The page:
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My Name Escapes Me

In Florida there is a law that two establishments dealing in pornographic matters cannot be within a hundred yards of one another. At least this was the case some ten years ago, as I remember it. Or maybe it was never a law at all, simply another topic for people to trouble their conversation with around the bar. It doesn’t matter, except to show this particular stretch of US highway was an oddity. And that oddity became apparent, lent prurience to the air, a good half-mile before one passed the uneven pock marked parking lot. The lot contained an adult bookstore of warehouse proportions and, set back further from the road, a small black-windowed club called Divas.

These two establishments, while similar in intention, were opposite in appearance. Whereas the repository was built tall and boxy, Divas was squat, long and unassuming. The Adult Books Warehouse beamed an ecstasy of electricity and activity; Divas was dark, hidden somehow while remaining in the open, with clientele who went through great pains to mask their comings and goings. The only neon determining the presence of the club existed as a glowing woman, perhaps a caricature of some former Diva, some piece of her trapped in the light, and in the memory of the establishment’s former owner. Poor girl had found herself unwittingly bound for eternity to the front of a Floridian strip club. As for my own relation to each institution, I never once set foot in the Warehouse, but there was a time when I found myself occupying Divas on a daily basis.

Let me first say it was all my idea. Ten years of telling myself otherwise, but let me now admit while maybe I didn’t drive the car, it was certainly my own quiet utterance that set the car in motion. I remember lying on the bed with Taylor at the window, wanting badly to please him, no more this day than any other, but always wanting it so bad. Our drug use had gotten out of hand. The money I skimmed from my pathetic job at the ice cream store was no longer enough to support both our habits; my boss was suspicious, both about the missing money (usually a hundred dollars at a time, hardly concealed) and about my deteriorating appearance. Taylor threatened to rob houses again, something he had already been arrested for numerous times, charges he dodged over and over by playing the remorseful addict, too sick to really be responsible for his own actions. Doubtful he’d be able to talk himself out of another conviction and as it was, he was beginning to nab gardening tools and bicycles from open garages, bringing the items home and coaxing me to pawn them. Of course he could not have pawnshops running his name. Anyway, when I say it was getting out of hand I guess what I really mean is we were already all in.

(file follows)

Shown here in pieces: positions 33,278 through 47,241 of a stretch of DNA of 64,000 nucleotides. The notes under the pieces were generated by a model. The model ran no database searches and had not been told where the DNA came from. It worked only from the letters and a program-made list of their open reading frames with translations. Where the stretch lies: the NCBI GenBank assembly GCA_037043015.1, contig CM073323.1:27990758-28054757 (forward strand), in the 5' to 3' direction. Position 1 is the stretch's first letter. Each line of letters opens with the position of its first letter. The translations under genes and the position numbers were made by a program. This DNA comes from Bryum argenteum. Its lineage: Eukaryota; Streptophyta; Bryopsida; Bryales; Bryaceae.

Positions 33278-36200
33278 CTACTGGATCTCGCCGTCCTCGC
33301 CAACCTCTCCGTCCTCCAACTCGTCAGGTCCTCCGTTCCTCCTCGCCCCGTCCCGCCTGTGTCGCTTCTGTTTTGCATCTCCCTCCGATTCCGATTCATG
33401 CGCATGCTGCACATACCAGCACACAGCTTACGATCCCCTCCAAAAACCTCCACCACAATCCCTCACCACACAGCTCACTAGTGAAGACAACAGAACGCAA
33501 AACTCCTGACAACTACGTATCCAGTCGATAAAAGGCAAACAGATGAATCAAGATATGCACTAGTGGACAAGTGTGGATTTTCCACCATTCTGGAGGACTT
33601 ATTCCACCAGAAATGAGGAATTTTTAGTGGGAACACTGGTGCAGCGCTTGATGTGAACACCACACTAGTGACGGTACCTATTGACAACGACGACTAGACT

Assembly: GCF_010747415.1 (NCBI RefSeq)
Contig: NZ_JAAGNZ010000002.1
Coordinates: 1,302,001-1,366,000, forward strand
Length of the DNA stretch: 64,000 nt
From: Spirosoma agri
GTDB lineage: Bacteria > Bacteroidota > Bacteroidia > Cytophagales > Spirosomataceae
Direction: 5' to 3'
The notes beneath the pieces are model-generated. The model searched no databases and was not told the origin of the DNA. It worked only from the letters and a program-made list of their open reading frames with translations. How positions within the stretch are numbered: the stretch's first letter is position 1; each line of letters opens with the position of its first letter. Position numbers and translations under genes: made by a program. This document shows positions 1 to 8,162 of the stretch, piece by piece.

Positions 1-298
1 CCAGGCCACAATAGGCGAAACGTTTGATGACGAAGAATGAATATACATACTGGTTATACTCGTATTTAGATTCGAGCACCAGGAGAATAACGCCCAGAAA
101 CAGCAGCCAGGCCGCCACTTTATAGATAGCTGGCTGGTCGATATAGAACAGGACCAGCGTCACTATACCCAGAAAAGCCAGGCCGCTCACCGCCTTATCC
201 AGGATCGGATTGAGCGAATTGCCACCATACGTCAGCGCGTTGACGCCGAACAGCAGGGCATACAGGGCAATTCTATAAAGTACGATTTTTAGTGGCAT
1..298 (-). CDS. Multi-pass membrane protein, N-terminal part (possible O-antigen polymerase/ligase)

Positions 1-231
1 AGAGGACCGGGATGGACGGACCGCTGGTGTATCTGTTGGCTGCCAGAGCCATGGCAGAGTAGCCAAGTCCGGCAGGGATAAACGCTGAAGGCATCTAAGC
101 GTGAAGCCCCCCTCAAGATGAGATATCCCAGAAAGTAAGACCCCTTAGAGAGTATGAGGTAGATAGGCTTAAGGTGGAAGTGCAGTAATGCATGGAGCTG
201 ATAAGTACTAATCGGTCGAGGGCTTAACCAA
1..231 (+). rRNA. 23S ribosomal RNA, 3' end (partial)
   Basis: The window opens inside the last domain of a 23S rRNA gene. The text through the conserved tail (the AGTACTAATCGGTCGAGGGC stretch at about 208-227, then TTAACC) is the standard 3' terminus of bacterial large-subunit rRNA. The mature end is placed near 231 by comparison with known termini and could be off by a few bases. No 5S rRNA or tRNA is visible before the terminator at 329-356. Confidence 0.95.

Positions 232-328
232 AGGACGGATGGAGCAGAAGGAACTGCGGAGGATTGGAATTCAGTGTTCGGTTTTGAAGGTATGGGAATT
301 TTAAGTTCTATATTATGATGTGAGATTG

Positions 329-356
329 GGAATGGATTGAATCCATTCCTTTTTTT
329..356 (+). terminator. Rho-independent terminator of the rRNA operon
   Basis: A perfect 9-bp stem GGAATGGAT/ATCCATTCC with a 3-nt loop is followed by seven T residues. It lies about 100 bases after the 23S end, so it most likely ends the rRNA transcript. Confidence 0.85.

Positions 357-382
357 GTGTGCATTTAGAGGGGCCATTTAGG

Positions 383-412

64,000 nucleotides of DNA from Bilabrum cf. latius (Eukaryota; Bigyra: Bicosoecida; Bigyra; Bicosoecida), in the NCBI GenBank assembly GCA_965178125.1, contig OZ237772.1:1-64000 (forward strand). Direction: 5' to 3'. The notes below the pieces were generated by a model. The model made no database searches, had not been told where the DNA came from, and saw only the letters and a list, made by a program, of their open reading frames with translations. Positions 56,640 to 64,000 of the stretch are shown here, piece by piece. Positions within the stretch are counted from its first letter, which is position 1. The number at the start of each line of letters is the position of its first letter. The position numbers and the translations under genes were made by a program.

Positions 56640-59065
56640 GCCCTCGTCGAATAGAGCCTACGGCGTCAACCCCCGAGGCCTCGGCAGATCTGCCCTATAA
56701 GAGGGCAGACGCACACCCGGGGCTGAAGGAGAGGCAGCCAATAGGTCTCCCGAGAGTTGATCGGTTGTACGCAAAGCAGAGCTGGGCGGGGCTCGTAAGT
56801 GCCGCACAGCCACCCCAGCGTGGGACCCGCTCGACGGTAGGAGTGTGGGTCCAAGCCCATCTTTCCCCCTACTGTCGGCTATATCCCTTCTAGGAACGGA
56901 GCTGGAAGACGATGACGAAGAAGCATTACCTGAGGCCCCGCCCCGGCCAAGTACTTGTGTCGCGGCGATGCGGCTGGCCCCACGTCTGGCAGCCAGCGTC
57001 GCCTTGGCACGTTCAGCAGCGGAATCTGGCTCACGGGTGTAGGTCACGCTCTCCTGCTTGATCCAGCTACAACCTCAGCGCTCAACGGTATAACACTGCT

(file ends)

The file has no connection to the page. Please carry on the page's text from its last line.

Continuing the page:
“He’s gotta know.”

“Hmmm? What does it matter?”

“My boss. He’s gotta know. I can’t get any more.”

“It’s not enough anyway… The neighbors… their gate is open. Might be something back there. What time is it? They’re probably at work.”

“I could work… at Divas....” and the phrase more closely resembled a question than a determination. If I had expelled the words in the form of steam their strength would have barely made even a small teapot whistle. But by no mistake, Taylor heard me, and his pallid complexion lit brightly with the prospects of my timid proposition.

“No you couldn’t. Could you?” He became brighter still, and translucent yellow, like the obscene rays of Florida sun slicing through the blinds. I pushed myself to a corner of the bed, where no light touched.